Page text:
05 Jun 2020   |   News

Industry committee awaits budget deal as it votes to enter Horizon Europe trilogues

The parliament can start negotiations with the council and the commission on the remaining issues as soon as member states reach an agreement on the 2021-2027 EU budget

European Parliament

The European Parliament’s industry committee (ITRE) has voted to enter trilogue negotiations with the council and the commission on Horizon Europe and three other pieces of legislation with a heavy R&D focus, Digital Europe, the European Defence Fund and the EU’s new space programme.

The vote is one of the final steps needed for reaching an agreement on the legislative files before their scheduled launch in January 2021.

Horizon Europe has been largely agreed upon except how its budget will be distributed across the different pillars, how will it work with other EU funding schemes, and what the terms for international cooperation will be.

The parliament can start negotiations with the council and the commission on these remaining issues as soon as member states reach an agreement on the 2021-2027 EU budget.

EU leaders will meet on 19 June to discuss a budget proposal unveiled by the commission in May which foresees €94.4 billion (in 2018 prices) for Horizon Europe. The proposal also includes €9.5 billion for the European Defence Fund, €13.1 billion for the European Space Programme, and €8.1 billion for Digital Europe.

The industry committee had largely finalised the legal texts before the end of the previous legislature in 2019, but these still need the approval of national research ministers in the European Council after member states agree on the overall figure of the EU’s next seven-year budget.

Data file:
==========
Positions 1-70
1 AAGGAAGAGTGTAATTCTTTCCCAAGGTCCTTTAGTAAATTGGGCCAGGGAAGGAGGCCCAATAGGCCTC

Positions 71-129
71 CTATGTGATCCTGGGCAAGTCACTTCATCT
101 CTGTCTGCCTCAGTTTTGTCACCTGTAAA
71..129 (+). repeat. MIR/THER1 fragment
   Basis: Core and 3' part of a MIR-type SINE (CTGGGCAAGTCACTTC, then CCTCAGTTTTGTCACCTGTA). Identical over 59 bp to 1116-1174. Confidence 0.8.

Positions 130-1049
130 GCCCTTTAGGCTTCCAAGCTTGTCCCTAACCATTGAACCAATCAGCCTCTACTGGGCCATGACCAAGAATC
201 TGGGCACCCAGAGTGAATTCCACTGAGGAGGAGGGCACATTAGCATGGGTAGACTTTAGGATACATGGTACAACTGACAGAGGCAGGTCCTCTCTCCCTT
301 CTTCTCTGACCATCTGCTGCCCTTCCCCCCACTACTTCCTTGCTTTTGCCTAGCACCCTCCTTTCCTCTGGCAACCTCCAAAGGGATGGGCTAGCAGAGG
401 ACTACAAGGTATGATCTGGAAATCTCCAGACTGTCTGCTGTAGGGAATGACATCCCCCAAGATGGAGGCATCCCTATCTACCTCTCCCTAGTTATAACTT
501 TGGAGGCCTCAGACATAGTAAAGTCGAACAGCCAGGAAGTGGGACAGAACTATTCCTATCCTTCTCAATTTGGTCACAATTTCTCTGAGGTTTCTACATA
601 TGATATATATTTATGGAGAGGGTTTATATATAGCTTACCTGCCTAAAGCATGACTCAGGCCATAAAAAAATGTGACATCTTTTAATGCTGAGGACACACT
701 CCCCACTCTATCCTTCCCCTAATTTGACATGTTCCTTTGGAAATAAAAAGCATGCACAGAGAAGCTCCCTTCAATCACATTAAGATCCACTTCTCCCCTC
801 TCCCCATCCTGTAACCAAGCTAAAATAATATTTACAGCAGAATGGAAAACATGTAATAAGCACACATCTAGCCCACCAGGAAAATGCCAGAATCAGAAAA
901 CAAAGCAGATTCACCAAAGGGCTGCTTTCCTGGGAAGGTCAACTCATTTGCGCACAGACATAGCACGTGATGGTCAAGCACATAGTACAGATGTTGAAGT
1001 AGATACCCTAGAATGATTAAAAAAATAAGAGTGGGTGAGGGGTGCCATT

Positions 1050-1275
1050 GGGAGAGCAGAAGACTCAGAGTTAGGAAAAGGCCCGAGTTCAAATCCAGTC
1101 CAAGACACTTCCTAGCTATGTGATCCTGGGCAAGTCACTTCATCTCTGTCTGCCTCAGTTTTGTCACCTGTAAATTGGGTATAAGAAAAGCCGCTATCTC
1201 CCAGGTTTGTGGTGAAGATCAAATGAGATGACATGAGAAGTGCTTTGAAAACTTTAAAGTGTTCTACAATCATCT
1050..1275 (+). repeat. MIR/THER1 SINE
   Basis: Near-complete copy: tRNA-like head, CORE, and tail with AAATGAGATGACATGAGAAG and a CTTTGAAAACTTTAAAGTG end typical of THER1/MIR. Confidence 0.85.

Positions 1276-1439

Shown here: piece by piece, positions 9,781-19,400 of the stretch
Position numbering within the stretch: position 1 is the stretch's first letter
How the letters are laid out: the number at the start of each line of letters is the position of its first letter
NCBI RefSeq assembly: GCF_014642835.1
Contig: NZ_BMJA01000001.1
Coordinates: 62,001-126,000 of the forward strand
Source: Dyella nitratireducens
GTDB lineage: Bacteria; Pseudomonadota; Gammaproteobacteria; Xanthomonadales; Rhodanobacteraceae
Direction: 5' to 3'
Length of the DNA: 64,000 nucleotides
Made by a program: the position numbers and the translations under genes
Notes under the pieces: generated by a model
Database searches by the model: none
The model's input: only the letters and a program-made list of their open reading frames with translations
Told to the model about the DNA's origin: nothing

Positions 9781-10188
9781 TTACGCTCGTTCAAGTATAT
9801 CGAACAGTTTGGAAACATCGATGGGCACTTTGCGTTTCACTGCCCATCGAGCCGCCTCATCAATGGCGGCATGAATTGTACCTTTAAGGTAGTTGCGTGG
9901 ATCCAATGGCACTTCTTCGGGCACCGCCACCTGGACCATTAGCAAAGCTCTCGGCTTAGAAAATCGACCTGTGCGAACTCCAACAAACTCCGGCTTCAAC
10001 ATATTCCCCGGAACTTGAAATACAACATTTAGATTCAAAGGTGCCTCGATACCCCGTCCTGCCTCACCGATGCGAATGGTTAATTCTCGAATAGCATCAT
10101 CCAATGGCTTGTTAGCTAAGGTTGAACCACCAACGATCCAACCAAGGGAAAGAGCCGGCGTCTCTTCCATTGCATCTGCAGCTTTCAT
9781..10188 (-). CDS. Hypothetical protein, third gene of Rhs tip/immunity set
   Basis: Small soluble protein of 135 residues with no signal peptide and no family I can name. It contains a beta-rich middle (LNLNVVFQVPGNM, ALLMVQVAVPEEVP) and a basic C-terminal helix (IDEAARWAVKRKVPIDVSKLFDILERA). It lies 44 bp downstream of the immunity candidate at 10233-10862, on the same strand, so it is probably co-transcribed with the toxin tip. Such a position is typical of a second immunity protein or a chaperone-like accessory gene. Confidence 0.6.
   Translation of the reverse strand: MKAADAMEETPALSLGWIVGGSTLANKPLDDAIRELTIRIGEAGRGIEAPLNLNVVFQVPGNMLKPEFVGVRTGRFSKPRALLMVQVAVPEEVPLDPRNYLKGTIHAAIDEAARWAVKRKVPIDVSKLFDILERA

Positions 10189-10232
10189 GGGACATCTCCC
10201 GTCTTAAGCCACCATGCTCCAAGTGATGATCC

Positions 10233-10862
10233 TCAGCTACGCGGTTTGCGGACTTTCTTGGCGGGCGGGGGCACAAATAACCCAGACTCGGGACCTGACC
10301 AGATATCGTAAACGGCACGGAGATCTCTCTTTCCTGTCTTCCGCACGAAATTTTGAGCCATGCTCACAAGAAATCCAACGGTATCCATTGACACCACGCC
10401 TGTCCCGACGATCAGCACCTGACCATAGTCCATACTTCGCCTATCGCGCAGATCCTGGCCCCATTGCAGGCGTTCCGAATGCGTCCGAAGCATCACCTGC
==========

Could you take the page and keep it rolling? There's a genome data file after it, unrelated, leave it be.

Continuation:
The industry committee stressed that the legislation needs to be finalised and agreed on as soon as possible to make sure the new programmes can start without delays in January 2021.

MEPs worry that it may take months before member states reach an agreement on the overall budget figure and are urging the commission to come up with a contingency plan for the programmes to start in January 2021.

These R&D intensive programmes will underpin a €750 billion plan by the commission to recover from the recession set in motion by the coronavirus pandemic.

Horizon Europe will continue to fund research on vaccines and viral diseases, climate change and green energy, and it will support a few dozen large R&D public-private partnerships.

The Digital Europe programme is set to support EU’s drive to become more technologically independent by funding advances in high performance computing, artificial intelligence, cybersecurity and ensuring the wide use and deployment of digital technologies.

The European Defence Fund will finance research and the development of military hardware, including drones and lighter-weight armour for soldiers.

The Space Programme will continue the work started through Galileo and EGNOS, the EU’s global satellite navigation systems and Copernicus, the EU’s earth observation programme.

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